What is hard water? What happens when you have hard water buildup? And how do you get rid of it (both the hard water and the resulting buildup)? Let’s examine the topic of how to remove hard water buildup.
Hard water has a high mineral content. Minerals in water, such as calcium and magnesium, make it “hard.” That’s the short and simple version of what’s happening behind the scenes. And fortunately, how to remove hard water and hard water buildup can also be a short and simple process.
The reason those minerals are in our water in the first place has to do with a complicated mechanism of settlement and infiltration.
The simple version of this story, however, is as follows: Minerals get in the water supply because they’re already in the groundwater. They’re in the groundwater because — you guessed it! — they’re already in the ground.
Over time, groundwater dissolves limestone and iron from the ground and the minerals that comprise them wind up in the water itself.
Evidence of Hard Water
How do you know you have hard water? You may notice a few things. First, as the U.S. Geological Survey explains, “you may notice water hardness when your hands still feel slimy after washing with soap and water, or when your drinking glasses at home become less than crystal clear.”
That second one is a common occurrence in homes with hard water; most people refer to it as soap scum.
“Depending on the hardness of your water,” says the USGS, “after using soap to wash you may have felt like there was a film of residue left on your hands. In hard water, soap reacts with the calcium (which is relatively high in hard water) to form ‘soap scum.’ When using hard water, more soap or detergent is needed to get things clean, be it your hands, hair, or your laundry.”
And remember: What’s happening on your hands and on your drinking glasses is also happening in your pipes, water heaters, washing machines, and more. This can lead to plumbing problems if it isn’t dealt with.
Removing Hard Water Buildup
To deal with hard water problems, you can use a tried-and-true solution: water softeners and water softener tanks. As the name implies, water softeners make your water less hard by removing those minerals from the water. Softeners remove magnesium, iron, calcium, and manganese, and replaces them with sodium ions.
Of course, a water softener system won’t get rid of the buildup that’s already in and on your plumbing; that will have to be removed by hand — preferably the hand of an expert plumber — or scrubbed away.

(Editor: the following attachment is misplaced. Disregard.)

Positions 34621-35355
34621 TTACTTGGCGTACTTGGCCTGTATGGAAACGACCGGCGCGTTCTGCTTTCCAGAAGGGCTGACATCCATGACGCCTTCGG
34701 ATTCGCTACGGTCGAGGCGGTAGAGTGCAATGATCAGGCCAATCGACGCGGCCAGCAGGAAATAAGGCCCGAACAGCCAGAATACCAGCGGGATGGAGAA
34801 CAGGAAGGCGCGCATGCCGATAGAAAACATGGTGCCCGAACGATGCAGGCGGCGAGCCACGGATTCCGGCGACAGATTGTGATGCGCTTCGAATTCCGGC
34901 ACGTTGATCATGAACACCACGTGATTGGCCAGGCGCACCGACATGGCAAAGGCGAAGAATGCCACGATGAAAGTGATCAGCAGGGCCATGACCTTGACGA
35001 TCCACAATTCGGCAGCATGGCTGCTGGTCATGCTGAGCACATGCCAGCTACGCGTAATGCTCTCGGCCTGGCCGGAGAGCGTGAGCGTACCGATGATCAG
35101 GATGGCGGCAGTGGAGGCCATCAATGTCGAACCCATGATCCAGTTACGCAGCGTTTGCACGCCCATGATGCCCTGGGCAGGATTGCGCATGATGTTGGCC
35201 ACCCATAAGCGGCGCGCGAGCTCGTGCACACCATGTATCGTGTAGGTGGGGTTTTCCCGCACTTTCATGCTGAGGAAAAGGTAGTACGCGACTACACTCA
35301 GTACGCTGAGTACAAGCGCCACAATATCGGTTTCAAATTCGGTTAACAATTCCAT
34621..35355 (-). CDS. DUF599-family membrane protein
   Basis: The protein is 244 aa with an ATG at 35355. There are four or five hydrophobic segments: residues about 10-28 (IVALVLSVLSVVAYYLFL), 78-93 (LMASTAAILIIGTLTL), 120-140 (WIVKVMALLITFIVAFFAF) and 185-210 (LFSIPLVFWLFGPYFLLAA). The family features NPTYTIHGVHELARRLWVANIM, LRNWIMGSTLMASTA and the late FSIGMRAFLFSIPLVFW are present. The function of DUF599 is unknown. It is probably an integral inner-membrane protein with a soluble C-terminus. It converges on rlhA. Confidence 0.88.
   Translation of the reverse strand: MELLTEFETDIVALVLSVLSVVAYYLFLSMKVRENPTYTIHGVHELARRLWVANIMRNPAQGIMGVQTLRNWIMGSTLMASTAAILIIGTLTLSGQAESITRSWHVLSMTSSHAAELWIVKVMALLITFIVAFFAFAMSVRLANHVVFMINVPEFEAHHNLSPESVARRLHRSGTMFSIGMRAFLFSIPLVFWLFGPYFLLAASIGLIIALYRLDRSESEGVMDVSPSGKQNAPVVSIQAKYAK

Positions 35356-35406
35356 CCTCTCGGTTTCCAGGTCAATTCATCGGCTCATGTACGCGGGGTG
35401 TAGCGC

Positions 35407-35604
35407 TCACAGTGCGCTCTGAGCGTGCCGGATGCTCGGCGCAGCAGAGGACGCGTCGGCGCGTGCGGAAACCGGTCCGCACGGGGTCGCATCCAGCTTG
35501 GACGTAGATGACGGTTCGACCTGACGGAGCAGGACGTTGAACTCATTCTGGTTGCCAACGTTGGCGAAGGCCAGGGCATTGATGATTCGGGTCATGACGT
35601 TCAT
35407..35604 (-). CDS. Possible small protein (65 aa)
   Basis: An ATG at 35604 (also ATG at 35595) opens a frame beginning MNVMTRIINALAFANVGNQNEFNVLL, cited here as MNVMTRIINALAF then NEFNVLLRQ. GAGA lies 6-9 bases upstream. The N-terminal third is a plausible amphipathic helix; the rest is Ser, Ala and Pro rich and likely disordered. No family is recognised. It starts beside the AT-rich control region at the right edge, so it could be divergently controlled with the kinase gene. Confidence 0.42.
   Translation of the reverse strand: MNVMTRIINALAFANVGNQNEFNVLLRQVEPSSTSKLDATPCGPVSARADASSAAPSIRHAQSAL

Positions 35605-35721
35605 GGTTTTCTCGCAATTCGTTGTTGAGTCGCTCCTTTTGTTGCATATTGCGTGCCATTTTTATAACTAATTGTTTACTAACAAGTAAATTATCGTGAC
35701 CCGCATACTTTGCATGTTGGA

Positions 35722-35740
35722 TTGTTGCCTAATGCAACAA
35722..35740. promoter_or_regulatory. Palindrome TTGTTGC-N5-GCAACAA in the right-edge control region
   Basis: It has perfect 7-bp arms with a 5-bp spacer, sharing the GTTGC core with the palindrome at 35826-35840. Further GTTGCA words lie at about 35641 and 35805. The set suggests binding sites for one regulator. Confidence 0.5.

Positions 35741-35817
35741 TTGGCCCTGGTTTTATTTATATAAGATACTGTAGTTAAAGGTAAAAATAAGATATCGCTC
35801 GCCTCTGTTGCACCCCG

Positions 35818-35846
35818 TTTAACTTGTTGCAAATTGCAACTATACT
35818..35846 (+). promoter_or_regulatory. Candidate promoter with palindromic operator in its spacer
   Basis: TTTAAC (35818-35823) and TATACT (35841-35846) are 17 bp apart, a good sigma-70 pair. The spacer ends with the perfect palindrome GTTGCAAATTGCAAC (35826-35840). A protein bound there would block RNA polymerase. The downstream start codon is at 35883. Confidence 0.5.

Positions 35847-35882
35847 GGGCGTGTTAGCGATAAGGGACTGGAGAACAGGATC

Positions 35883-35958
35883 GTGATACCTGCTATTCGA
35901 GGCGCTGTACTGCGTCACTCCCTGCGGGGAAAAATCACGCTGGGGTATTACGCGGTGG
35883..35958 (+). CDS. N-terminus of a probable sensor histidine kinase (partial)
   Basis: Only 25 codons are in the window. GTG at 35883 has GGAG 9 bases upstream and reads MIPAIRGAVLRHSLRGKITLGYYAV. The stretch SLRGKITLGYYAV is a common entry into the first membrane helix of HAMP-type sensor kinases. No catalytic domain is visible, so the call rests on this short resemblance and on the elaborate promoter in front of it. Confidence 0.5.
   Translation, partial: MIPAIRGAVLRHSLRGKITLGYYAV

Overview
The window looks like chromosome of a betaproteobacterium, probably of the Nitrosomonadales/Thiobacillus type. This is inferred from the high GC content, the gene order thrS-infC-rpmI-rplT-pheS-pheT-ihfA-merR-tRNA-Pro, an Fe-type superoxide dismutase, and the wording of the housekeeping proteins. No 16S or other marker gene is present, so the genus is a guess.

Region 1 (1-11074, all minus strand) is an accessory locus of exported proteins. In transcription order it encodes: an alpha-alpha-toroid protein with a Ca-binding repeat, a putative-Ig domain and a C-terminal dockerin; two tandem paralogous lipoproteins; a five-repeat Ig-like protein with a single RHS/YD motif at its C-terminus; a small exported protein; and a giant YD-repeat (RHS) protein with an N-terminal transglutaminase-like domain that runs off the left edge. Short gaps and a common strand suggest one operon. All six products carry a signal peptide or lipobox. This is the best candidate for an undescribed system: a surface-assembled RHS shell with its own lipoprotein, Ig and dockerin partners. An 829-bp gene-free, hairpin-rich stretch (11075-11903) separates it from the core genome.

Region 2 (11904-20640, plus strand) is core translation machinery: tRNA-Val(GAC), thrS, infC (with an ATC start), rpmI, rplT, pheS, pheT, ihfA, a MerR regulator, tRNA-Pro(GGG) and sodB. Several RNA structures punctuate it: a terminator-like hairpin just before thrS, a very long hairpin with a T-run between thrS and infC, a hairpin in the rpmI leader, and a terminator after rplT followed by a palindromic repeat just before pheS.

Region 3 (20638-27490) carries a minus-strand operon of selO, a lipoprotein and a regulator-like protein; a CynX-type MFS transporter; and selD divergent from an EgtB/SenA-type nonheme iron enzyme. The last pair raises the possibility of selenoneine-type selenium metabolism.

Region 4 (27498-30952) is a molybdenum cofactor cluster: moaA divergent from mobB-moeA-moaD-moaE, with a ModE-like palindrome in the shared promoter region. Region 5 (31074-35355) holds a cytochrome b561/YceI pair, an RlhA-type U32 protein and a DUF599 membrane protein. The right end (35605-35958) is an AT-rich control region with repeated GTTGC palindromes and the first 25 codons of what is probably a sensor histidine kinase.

Here’s how to make some cleaning products using household supplies. This should help remove hard water stains.
- Mix white vinegar and water (a 50/50 mix). This solution will make it easier to clean those stubborn hard water stains. Spray the mixture on the problem areas and then wipe with a towel.
- Tougher stains may need to be soaked in the water and vinegar solution. Try letting the solution soak in for 5 minutes at a time until the stains come off when you wipe. It shouldn’t take more than 30 minutes.
- Use this method for any and all stains, including those found in bathtubs, toilet bowls, and sinks. You can put the solution in a spray bottle, but be sure to wash it before using it for anything else.
- Tougher mineral builds may require a scrub brush, alongside the vinegar solution, Baking soda can also help remove mineral deposits from hard to reach places, such as faucet aerators, plumbing fixtures, and showerheads.
Keep in mind that, according to the USGS, “Hardness is caused by compounds of calcium and magnesium, and by a variety of other metals. General guidelines for classification of waters are 0 to 60 mg/L (milligrams per liter) as calcium carbonate is classified as soft; 61 to 120 mg/L as moderately hard; 121 to 180 mg/L as hard; and more than 180 mg/L as very hard.”
If you think you may have a problem with the water quality in your home, get in touch with Meticulous Plumbing today! We’re Portland’s plumbing experts.
We can help you remove hard water deposits and teach you methods that will clean hard water stains and prevent hard water problems in the first place.